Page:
• http://boldimore.comeze.com/ Juraj-Anton Matovina

      Or to build another most powerful computer in the world(yes China, you are meant with it :) )

    • James

      Your right. I do have a server but It might be fast enough for now. I just need to upgrade the hard drives. It only has about 250 gb of hard drive space.

  • Bevin Warren

    Just for laughs it would be fun to see someone benchmark this chip with some games

    • Youri Van Lancker

      lol yeab and see it getting beaten by a regular i7 or even an i5 cause they aint made to game:d

      • Joseph Hodge

        Doesn’t matter, its not like GPUs where the drivers make it suck for gaming (Quadro vs Geforce), it has the same architecture as an i5 or i7 and just has more cores to utilize workstation activities (Photoshop, Premier, Linux Servers). The 3.8GHz Turbo clock is impressive and on par with i5 and i7 processors.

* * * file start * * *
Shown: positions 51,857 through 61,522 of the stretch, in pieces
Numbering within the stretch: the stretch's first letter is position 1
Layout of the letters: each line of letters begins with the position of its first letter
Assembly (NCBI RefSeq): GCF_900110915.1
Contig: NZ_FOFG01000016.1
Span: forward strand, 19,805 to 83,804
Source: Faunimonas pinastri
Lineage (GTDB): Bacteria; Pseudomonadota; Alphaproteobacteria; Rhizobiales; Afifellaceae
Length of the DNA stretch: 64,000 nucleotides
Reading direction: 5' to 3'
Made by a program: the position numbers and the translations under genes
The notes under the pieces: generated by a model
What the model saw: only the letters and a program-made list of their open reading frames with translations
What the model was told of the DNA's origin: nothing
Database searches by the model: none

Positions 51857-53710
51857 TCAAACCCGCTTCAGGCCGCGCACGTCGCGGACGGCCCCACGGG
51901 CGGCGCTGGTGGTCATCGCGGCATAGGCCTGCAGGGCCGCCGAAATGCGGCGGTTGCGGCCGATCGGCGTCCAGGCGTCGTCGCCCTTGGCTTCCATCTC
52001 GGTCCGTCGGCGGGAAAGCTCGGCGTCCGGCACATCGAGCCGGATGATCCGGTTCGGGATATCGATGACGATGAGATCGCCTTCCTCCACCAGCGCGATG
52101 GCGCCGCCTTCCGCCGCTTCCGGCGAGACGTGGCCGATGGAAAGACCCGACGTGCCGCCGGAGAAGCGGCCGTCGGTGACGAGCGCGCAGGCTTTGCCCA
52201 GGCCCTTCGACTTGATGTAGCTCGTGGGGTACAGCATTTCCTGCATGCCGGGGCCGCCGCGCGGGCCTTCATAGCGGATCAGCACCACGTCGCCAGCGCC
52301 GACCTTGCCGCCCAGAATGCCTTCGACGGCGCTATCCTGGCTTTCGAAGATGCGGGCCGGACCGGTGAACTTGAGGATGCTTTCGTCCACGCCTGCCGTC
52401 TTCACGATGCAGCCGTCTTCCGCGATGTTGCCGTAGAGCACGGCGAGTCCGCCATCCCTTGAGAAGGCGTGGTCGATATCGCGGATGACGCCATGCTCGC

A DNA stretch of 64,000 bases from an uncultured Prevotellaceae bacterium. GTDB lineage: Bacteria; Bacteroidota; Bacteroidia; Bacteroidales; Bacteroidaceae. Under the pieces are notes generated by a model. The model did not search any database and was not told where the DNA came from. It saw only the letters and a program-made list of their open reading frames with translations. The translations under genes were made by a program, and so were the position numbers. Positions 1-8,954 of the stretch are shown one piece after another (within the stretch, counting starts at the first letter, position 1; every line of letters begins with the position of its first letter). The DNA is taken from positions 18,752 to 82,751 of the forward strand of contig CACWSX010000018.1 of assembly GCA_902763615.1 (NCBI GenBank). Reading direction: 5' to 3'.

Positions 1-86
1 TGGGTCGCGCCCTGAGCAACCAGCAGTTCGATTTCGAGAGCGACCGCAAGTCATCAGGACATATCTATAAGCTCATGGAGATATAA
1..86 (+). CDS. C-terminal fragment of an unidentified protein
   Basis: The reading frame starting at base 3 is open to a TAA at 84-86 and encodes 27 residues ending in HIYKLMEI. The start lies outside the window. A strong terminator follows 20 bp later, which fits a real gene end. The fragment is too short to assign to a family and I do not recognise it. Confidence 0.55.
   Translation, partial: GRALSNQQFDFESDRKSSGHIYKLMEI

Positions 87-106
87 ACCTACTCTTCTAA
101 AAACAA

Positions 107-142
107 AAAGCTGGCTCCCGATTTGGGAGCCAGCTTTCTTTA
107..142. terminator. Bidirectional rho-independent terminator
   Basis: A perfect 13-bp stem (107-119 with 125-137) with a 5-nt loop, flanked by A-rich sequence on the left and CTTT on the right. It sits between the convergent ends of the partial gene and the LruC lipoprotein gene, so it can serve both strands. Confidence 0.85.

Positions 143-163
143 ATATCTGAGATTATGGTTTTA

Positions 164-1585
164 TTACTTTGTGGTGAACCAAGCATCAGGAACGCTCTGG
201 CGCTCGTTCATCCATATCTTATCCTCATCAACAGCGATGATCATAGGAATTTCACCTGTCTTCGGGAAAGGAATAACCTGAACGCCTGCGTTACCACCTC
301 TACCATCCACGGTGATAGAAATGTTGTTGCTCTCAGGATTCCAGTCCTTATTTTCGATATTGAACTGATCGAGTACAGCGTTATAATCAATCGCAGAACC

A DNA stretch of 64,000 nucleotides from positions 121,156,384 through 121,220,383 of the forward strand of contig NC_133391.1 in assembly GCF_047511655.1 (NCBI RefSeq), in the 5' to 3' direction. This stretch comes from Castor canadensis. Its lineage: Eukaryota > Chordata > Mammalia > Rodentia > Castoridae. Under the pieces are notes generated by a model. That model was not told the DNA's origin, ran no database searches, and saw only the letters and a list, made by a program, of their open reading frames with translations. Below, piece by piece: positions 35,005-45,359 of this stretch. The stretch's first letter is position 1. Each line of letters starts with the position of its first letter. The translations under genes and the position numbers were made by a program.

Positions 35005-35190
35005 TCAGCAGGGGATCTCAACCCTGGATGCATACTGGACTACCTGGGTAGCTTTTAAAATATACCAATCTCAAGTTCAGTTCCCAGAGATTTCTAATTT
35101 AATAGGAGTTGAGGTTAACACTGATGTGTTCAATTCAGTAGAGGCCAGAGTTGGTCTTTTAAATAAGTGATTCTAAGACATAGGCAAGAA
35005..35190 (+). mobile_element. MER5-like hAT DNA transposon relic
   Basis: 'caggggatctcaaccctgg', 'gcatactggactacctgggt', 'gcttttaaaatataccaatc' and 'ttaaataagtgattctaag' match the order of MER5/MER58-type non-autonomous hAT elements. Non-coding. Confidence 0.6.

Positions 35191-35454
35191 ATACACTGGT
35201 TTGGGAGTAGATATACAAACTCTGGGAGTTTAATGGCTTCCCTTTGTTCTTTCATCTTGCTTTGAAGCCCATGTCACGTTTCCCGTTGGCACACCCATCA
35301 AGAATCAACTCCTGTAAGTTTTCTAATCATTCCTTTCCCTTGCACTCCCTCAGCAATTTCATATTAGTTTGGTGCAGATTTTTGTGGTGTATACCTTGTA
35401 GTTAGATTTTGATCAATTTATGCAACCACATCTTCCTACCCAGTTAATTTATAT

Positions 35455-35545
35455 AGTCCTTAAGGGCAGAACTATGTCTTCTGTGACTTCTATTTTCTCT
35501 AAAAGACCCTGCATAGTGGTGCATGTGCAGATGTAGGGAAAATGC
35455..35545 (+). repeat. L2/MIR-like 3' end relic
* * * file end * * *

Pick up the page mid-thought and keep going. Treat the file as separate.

• Youri Van Lancker

          there’s so much more to it thenjust how the bacis cores work … architecture and so on

  • http://www.MainelySubarus.com/ Vertigo101

    Not an upgrade over I5 2500K, going to be a while before any thing is worth wild for us gamers.

  • tealeg

    Will hulk smash everything.. except of course for IBM Power8 – which has 12 cores each of which can handle 8 concurrent threads, as opposed to Intel’s 2. So that’s 96 concurrent threads on Power 8, vs 30 concurrent threads on Xeon. Oh, and Power 8 runs at 5Ghz. Oh, and Power9 won’t be long coming either.

    • You

      oh. oh. oh. oh

      • The..


  • Donda


  • Garry Perkins